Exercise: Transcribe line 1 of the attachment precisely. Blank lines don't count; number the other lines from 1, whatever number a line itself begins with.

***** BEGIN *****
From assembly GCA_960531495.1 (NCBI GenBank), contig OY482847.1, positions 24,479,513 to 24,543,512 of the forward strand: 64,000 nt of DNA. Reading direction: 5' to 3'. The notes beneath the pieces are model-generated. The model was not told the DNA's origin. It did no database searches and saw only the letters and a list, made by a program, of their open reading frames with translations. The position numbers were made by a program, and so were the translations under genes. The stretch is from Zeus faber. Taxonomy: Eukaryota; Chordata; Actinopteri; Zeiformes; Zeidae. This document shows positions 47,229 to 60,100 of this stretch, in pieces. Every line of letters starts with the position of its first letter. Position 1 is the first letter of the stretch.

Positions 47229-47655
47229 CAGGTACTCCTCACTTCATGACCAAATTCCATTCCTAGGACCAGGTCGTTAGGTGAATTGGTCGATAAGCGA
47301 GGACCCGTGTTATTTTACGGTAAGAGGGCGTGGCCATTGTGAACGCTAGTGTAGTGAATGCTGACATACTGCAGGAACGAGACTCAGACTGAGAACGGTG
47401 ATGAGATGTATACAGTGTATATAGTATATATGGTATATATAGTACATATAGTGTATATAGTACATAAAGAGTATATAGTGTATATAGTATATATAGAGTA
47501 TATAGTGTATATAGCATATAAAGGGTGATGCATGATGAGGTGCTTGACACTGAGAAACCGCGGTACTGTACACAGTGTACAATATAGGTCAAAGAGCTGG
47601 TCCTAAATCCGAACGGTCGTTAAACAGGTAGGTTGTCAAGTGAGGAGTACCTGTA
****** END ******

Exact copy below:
From assembly GCA_960531495.1 (NCBI GenBank), contig OY482847.1, positions 24,479,513 to 24,543,512 of the forward strand: 64,000 nt of DNA. Reading direction: 5' to 3'. The notes beneath the pieces are model-generated. The model was not told the DNA's origin. It did no database searches and saw only the letters and a list, made by a program, of their open reading frames with translations. The position numbers were made by a program, and so were the translations under genes. The stretch is from Zeus faber. Taxonomy: Eukaryota; Chordata; Actinopteri; Zeiformes; Zeidae. This document shows positions 47,229 to 60,100 of this stretch, in pieces. Every line of letters starts with the position of its first letter. Position 1 is the first letter of the stretch.